Fractal Analysis

Authored by: Mohammad Shafiur Rahman

Handbook of Food and Bioprocess Modeling Techniques

Print publication date:  December  2006
Online publication date:  December  2006

Print ISBN: 9780824726713
eBook ISBN: 9781420015072
Adobe ISBN:

10.1201/9781420015072.ch14

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Abstract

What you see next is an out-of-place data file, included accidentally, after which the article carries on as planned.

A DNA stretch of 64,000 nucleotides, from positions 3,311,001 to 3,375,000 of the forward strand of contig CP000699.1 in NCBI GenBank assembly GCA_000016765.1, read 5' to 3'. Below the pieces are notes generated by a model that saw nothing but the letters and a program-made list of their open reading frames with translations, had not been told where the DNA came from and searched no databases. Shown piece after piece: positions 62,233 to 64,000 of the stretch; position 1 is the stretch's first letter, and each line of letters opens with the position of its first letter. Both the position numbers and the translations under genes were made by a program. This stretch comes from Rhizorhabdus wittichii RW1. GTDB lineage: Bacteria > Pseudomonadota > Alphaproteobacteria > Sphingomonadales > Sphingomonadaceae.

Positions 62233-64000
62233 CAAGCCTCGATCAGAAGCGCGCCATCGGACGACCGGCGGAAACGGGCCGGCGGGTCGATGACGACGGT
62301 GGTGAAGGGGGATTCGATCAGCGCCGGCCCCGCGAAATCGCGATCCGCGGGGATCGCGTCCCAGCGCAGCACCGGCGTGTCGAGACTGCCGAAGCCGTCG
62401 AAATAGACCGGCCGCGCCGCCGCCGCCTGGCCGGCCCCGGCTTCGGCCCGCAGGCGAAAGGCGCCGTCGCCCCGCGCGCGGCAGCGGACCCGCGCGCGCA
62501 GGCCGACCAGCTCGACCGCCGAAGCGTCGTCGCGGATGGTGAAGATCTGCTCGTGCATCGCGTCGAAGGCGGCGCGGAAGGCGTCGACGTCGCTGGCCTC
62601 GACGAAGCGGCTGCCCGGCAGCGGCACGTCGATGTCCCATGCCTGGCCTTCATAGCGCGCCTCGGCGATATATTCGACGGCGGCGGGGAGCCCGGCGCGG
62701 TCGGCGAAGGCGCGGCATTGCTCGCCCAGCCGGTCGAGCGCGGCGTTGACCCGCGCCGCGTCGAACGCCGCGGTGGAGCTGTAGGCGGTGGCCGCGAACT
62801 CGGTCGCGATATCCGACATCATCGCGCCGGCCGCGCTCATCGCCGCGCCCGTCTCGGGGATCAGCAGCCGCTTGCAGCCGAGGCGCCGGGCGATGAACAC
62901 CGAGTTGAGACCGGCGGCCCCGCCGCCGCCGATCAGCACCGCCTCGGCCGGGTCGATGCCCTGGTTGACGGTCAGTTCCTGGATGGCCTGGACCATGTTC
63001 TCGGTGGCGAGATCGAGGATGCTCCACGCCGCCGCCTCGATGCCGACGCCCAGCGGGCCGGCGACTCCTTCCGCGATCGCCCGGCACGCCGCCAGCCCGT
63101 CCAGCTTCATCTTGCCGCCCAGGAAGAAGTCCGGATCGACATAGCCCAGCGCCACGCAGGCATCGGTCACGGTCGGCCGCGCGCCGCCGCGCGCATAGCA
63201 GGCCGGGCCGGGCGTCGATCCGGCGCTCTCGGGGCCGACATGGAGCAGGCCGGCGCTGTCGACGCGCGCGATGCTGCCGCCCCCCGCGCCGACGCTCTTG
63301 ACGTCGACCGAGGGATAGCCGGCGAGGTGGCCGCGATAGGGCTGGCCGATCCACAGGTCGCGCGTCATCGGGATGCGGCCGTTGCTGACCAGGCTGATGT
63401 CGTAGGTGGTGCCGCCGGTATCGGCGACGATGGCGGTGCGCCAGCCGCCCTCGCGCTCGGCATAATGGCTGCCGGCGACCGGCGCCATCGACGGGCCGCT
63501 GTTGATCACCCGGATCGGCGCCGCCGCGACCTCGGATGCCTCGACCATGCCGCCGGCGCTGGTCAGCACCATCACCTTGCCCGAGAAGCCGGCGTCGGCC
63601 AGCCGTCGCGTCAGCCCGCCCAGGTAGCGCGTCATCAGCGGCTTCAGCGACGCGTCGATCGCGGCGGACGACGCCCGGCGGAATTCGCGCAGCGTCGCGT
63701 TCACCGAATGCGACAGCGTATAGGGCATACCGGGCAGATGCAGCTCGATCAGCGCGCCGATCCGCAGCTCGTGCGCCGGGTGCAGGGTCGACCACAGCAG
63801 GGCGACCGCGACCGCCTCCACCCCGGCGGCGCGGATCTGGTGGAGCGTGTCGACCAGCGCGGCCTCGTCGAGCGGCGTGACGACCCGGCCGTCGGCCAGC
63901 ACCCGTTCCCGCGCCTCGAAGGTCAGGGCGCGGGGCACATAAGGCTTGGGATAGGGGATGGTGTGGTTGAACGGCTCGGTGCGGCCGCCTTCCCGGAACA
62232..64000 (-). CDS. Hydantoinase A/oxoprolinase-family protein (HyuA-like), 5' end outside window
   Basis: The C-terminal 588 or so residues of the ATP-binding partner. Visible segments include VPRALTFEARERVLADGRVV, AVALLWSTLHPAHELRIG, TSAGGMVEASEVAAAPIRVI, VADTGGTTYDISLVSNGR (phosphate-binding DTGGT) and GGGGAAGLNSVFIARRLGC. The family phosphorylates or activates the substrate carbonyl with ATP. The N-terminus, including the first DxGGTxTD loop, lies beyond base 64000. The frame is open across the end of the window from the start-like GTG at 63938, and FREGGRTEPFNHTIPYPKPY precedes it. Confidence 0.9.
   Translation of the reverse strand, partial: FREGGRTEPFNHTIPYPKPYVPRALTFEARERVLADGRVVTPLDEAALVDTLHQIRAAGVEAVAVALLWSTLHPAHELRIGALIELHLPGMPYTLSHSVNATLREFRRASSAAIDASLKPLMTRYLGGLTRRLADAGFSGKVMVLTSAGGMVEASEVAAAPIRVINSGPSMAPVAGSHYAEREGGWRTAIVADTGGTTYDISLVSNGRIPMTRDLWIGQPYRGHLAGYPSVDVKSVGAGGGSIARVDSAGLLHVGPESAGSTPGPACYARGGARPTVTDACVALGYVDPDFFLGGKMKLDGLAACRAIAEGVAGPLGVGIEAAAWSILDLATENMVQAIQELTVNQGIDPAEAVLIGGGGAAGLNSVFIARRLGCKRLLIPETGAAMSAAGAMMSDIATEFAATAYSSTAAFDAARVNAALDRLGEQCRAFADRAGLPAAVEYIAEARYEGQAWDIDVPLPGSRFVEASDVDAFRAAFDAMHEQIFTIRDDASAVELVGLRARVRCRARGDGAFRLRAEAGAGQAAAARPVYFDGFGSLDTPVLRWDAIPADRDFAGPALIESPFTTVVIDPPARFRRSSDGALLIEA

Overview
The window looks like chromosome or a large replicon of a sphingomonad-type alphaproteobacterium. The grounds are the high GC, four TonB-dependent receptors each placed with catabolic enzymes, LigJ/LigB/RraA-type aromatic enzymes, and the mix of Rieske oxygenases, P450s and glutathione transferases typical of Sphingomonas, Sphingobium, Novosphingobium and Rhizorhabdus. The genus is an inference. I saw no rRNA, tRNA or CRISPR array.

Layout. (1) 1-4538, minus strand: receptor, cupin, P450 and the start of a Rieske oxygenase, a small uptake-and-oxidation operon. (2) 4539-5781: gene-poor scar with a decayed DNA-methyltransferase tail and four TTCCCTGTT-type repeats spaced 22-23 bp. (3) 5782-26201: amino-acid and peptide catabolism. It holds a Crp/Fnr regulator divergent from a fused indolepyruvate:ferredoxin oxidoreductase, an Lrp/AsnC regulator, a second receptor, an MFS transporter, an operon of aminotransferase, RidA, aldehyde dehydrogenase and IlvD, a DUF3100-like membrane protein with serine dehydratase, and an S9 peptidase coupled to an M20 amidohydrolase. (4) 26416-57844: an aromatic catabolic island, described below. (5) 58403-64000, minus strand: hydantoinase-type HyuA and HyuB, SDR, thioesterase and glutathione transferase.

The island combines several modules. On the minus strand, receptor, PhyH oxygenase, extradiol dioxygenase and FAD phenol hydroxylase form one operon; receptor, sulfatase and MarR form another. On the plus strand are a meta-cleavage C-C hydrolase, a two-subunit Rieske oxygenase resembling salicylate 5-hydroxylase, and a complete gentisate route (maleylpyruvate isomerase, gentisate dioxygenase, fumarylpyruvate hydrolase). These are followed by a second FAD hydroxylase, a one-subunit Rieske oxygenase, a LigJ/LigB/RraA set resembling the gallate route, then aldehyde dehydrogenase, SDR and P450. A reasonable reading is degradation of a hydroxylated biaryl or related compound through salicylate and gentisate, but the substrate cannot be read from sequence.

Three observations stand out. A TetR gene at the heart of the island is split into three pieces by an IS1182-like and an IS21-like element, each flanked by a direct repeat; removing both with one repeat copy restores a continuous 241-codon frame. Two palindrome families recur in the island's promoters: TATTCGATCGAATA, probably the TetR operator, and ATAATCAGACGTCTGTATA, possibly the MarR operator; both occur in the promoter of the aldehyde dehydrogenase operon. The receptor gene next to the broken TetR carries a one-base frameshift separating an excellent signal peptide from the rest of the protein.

Fractal analysis is mainly applied when other methods fail or become tedious to solve complex or chaotic problems. Many natural patterns are either irregular or fragmented to such an extreme degree that Euclidian or classical geometry could not describe their form (Mandelbrot 1977, 1987). Any shape can be characterized by whether or not it has a characteristic length (Takayasu 1990). For example, a sphere has a characteristic length defined as the diameter. Shapes with characteristic lengths have an important common property of smoothness of surface. A shape having no characteristic length is called self-similar. Self-similarity is also known as scale-invariance, because selfsimilar shapes do not change their shape under a change of observational scale. This important symmetry gives a clue to understanding complicated shapes, which have no characteristic length, such as the Koch curve or clouds (Takayasu 1990). The idea of a fractal is based on the lack of characteristic length or on self-similarity. The word fractal is a new term introduced by Mandelbrot (1977) to represent shapes or phenomena having no characteristic length. The origin of this word is the Latin adjective fractus meaning broken. The English words “fractional” and “fracture” are derived from this Latin word fractus, which means the state of broken pieces being gathered together irregularly.

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